Perhaps we can all learn a lesson from Ginsburg in today’s rare “I never thought I’d see the day” moments. As one who teaches persuasion, my students know I care very little for the positions one holds and the stances one takes, rather I do care about those stances being articulated with civility while possessing a genuine willingness to listen to others and be open to change.

“Reacting in anger or annoyance will not advance one’s ability to persuade.” ~RBG

Thank you Supreme Court Justice Ruth Bader Ginsburg. You have taught us that a person may go out on the streets and scream today, yet if it does not change tomorrow, it matters not. All the while sharing my basic philosophy:

“When a thoughtless or unkind word is spoken, best tune out.” ~RBG

Thank you for being an elder I can look up to Justice Ginsburg. We need more of you.

 

 

 

 

 

 

 

jimmysintension

11 Comments

  1. I think that many people need to listen and follow the advice of RBG. I particularly enjoyed reading about her relationship with Justice Scalia and the quote of “you can disagree without being disagreeable.” I believe this is a major problem in today’s world. People are so quick to attack others verbally or physically just because of their stance on an issue. There are many differences in people’s opinions and it is ok. If we all agreed, it would be really boring! Justice Ginsberg, obviously, upholds the Constitution in her daily life and it translates to how she rules on the Supreme Court. Thanks for the informative and enjoyable read.

  2. I agree. We need more of RBG as well as many, many more of people like yourself.

  3. There are very few people I would ever have wanted to give the chance of immortality to but she is definitely in the top of that very short list.
    Her quote; “Fight for the things that you care about, but do it in a way that will lead others to join you.” , is probably one of my favorites because if you’re fighting for something you care about, you’ll get farther if you have others join you. You can always start something alone but if you want change to last, other people need to get involved too.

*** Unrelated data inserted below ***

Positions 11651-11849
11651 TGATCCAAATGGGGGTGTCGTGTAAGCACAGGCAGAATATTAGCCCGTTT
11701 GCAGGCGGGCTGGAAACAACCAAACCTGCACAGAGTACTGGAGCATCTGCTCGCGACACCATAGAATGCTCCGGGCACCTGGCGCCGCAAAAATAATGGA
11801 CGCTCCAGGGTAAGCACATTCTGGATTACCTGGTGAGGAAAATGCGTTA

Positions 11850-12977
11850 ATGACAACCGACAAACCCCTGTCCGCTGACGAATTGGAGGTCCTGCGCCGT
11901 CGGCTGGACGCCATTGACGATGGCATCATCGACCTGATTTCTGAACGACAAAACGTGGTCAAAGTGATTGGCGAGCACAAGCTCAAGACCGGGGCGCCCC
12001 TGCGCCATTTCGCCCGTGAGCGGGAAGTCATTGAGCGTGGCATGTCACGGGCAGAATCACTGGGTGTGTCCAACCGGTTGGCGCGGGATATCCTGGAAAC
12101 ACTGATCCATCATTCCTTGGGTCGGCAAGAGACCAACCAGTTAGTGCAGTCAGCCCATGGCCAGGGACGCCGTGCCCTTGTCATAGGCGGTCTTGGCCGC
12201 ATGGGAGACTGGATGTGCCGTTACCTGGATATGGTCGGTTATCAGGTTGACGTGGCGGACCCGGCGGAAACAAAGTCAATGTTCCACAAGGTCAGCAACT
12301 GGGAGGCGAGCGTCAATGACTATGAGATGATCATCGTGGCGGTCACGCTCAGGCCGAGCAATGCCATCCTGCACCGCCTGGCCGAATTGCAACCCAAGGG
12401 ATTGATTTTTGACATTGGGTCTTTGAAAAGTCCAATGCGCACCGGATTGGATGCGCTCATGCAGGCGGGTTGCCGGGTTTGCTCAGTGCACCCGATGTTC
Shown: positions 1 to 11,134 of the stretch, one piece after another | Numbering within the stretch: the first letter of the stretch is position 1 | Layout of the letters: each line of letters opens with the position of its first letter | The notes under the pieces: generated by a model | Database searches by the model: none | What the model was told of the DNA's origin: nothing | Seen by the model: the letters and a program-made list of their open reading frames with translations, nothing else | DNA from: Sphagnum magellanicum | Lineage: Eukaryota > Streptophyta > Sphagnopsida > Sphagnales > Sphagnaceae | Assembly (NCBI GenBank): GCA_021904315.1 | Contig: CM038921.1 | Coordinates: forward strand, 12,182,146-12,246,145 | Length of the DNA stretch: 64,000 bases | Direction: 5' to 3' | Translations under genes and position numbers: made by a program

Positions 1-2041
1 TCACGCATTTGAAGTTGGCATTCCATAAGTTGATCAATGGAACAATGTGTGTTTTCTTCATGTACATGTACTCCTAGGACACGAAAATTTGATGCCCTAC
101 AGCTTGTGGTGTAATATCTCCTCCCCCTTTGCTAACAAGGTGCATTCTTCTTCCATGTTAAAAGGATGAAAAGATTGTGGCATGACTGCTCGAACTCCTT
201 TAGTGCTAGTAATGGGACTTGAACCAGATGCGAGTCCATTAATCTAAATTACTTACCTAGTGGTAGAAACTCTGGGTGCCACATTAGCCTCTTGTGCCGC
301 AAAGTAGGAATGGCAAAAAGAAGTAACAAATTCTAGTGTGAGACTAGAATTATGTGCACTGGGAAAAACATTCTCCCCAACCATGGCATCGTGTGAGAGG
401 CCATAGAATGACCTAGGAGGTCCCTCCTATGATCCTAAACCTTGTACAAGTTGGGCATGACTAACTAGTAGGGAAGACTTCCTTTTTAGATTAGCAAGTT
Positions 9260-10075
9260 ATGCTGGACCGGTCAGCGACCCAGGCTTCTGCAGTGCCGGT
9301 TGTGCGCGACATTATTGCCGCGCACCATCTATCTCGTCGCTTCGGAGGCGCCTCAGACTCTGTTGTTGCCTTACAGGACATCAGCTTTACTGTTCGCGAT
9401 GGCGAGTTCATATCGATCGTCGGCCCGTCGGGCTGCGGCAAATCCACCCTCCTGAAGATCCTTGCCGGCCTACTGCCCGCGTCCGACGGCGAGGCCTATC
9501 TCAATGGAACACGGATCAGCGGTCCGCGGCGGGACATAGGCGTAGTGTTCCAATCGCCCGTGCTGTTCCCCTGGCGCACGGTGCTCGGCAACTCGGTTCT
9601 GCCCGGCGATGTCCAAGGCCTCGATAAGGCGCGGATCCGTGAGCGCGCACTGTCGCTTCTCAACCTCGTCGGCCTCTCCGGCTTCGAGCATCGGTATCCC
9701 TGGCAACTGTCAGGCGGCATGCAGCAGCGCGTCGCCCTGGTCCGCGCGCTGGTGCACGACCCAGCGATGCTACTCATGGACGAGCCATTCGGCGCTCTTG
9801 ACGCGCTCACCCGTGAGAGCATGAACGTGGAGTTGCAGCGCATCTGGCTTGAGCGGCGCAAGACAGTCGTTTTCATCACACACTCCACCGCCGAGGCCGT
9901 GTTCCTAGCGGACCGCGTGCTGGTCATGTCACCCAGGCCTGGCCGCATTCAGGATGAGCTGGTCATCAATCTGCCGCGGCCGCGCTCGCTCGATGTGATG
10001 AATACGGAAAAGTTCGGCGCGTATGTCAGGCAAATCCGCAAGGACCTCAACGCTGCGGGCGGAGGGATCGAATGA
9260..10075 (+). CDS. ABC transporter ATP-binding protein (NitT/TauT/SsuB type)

4. There are very few people I would ever have wanted to give the chance of immortality to but she is definitely in the top of that very short list.
    Her quote; “Fight for the things that you care about, but do it in a way that will lead others to join you.” , is probably one of my favorites because if you’re fighting for something you care about, you’ll get farther if you have others join you. You can always start something alone but if you want change to last, other people need to get involved too.

  5. I think this is a great explanatory article, and we need people like this to defend our true justice.She is a great person, and I think she is also changing American history.

  6. Thank you for your great insight into RBG. Like you, I am of a generation that has seen many changes and I have so much respect for Ruth Bader Ginsburg. You included so many of her great quotes. No matter what your age or political persuasion, we can all agree that her words speak wisdom that we all need at this time in history!

  7. I never would have known about Ruth if it was not for your article and I’m pleased I get to know a bit about her. I grew up in a different generation in comparison with you but the similarities of the past and present are nearly identical in some aspects. We can agree that she is a true hero in terms of fighting off discrimination as well as making any changes that need to be addressed. Anyone who is willing to fight discrimination like Ruth is someone I can most definitely look up to as well, thanks for this informative read!

  8. Don’t know how I missed this until today Jimmy but I did. Excellent piece so I reposted on Facebook. Appropriate don’t you think that I should suddenly see it today of all days.

    • Very strange Georgia. Thank you for reposting it. I believe most people saw this coming yet the finality of one’s life is always somewhat of a shock. I realize we are on different ends of the political aisle on some issues, though along with RBG, you are as well a true example of political maturity and not demonizing political foes….all I have is two words: Blue Magnet. Thanks Georgia!

  9. I have a heavy heart reading this today. I hadn’t even noticed it was posted back in August until I reached the end. It’s extremely disheartening and almost haunting that most people could not have a second to mourn because the dread of what will happen because of her absence flooded in so quickly. I’ve seen lots and lots of posts already talking about Roe vs Wade possibly being overturned and it is frightening and amazing that one woman was standing in defense of so many rights, including that historic one. She is a true legend and I hope her legacy keeps strong.